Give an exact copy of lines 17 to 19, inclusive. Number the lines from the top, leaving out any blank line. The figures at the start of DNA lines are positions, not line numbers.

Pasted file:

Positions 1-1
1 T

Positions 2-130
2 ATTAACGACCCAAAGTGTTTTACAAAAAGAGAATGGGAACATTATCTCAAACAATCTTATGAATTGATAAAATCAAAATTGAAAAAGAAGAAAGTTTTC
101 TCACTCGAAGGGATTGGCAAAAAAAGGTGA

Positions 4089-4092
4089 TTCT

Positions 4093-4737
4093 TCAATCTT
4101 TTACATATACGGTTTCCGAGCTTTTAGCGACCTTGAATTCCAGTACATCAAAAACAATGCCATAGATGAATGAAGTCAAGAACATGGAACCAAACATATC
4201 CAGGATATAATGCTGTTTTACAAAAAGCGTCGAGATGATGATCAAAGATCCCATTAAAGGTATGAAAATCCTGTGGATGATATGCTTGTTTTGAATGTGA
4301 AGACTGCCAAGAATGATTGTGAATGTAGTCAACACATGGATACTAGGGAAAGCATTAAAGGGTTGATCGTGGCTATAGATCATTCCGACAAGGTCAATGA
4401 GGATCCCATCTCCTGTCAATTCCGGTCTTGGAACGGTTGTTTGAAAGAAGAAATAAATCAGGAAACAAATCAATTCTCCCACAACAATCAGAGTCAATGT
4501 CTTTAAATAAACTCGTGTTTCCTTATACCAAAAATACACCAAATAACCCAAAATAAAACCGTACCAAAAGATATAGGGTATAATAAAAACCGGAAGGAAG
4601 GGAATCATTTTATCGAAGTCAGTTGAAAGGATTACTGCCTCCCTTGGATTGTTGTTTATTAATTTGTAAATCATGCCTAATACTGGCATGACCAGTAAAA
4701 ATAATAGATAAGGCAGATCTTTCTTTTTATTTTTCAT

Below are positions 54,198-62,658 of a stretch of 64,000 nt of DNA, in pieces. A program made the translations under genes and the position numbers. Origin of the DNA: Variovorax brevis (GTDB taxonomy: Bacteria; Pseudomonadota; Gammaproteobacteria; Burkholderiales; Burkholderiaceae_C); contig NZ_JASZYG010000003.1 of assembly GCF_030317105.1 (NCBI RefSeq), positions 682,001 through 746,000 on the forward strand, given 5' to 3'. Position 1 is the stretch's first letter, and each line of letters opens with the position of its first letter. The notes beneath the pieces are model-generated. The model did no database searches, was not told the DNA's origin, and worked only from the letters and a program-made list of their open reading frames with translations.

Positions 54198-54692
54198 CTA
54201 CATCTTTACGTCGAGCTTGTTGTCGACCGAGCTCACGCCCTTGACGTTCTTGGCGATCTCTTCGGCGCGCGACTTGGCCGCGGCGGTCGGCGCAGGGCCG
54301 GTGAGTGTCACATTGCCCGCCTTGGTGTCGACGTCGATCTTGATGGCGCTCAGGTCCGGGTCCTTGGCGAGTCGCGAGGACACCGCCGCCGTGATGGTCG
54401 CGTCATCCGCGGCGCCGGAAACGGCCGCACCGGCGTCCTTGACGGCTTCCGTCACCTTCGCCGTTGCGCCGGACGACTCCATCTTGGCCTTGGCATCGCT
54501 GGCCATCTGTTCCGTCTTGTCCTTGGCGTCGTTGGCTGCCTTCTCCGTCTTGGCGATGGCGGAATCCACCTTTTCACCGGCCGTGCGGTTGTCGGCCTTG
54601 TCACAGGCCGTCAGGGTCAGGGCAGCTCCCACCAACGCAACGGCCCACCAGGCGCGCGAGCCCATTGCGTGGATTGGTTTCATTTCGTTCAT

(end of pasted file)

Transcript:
Below are positions 54,198-62,658 of a stretch of 64,000 nt of DNA, in pieces. A program made the translations under genes and the position numbers. Origin of the DNA: Variovorax brevis (GTDB taxonomy: Bacteria; Pseudomonadota; Gammaproteobacteria; Burkholderiales; Burkholderiaceae_C); contig NZ_JASZYG010000003.1 of assembly GCF_030317105.1 (NCBI RefSeq), positions 682,001 through 746,000 on the forward strand, given 5' to 3'. Position 1 is the stretch's first letter, and each line of letters opens with the position of its first letter. The notes beneath the pieces are model-generated. The model did no database searches, was not told the DNA's origin, and worked only from the letters and a program-made list of their open reading frames with translations.

Positions 54198-54692
54198 CTA